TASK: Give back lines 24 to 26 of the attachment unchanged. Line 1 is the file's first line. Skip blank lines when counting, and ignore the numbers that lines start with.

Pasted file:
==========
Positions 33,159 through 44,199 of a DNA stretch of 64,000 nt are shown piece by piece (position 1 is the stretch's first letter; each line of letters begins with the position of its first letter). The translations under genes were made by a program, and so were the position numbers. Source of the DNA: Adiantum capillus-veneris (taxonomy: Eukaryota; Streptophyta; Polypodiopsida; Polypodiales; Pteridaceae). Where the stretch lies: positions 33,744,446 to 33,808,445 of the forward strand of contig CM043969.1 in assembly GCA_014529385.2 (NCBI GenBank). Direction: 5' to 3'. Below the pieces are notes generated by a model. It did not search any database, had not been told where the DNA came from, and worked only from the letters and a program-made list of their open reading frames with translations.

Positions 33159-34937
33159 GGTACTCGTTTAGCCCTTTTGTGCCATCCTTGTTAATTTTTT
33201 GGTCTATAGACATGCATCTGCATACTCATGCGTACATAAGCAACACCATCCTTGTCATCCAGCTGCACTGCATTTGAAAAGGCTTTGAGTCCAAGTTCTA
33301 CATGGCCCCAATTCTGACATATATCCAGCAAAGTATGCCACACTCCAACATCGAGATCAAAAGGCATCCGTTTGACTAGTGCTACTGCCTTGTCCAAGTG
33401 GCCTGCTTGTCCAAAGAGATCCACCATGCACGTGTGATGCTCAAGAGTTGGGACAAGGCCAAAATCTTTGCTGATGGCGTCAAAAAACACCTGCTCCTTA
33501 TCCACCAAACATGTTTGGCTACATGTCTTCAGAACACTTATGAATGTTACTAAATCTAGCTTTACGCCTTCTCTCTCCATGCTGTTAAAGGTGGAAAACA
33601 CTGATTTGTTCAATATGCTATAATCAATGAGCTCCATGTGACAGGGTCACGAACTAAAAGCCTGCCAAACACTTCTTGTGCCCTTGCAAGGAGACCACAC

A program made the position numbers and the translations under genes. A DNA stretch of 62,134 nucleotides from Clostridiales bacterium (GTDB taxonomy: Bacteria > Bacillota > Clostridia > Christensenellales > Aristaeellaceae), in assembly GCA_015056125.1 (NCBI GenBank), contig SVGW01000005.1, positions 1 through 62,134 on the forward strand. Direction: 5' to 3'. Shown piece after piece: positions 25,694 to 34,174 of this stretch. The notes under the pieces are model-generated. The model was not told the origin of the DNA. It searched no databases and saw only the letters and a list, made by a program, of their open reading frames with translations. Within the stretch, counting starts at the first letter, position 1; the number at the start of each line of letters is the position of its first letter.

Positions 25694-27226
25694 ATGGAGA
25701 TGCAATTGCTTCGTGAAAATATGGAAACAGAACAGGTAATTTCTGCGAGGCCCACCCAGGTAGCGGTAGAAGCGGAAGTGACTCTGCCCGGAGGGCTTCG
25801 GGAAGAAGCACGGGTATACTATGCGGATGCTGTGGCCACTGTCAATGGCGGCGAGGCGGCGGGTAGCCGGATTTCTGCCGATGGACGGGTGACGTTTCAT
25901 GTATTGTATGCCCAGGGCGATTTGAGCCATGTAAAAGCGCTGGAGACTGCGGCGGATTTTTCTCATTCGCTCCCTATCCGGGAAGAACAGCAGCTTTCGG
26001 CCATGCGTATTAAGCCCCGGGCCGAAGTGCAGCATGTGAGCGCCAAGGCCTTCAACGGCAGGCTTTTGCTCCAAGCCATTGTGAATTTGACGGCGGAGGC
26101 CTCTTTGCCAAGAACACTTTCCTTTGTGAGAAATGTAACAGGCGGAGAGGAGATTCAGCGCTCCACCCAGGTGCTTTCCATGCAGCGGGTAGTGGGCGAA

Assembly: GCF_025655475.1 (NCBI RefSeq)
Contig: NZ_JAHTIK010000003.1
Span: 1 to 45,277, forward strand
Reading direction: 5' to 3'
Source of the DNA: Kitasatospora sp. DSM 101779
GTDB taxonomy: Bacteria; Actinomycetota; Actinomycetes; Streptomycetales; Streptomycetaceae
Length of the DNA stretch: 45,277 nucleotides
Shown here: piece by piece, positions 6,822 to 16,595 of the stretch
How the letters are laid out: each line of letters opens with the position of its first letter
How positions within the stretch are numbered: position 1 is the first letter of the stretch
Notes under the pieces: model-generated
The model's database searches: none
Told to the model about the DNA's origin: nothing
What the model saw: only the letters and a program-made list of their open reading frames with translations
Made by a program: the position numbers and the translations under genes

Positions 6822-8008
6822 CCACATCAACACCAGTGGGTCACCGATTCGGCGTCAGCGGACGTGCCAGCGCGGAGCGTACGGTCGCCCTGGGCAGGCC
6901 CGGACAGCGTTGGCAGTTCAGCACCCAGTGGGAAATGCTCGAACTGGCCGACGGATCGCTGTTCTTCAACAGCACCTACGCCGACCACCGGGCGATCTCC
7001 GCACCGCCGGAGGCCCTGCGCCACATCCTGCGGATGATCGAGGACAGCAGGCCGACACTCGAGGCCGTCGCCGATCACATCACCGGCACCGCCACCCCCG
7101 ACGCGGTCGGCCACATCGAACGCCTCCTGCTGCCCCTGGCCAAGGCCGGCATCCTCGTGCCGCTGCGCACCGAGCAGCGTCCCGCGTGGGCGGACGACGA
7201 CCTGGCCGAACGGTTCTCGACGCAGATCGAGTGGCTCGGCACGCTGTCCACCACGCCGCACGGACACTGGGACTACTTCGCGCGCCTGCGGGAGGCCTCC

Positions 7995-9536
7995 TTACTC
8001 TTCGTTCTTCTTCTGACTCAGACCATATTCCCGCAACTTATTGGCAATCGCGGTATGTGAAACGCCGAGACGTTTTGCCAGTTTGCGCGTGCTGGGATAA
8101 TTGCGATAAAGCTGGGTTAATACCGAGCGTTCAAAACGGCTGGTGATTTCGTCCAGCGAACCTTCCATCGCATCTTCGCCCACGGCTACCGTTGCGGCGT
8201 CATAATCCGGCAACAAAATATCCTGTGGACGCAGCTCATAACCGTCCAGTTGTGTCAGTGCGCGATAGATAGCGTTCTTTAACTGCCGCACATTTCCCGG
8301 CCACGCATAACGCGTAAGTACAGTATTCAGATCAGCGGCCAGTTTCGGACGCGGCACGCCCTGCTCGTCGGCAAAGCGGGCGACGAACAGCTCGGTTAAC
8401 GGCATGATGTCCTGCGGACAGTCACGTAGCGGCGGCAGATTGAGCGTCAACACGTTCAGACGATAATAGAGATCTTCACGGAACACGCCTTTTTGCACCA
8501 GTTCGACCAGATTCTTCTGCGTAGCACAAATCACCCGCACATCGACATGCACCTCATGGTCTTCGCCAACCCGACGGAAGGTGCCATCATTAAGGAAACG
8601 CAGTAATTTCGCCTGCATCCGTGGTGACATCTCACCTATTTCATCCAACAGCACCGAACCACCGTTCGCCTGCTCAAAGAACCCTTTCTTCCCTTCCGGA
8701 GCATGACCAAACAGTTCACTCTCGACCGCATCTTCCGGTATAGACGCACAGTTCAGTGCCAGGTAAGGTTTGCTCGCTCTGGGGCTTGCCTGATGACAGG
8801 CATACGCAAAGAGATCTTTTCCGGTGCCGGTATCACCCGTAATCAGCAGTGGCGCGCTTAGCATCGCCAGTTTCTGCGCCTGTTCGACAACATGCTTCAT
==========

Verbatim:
Shown here: piece by piece, positions 6,822 to 16,595 of the stretch
How the letters are laid out: each line of letters opens with the position of its first letter
How positions within the stretch are numbered: position 1 is the first letter of the stretch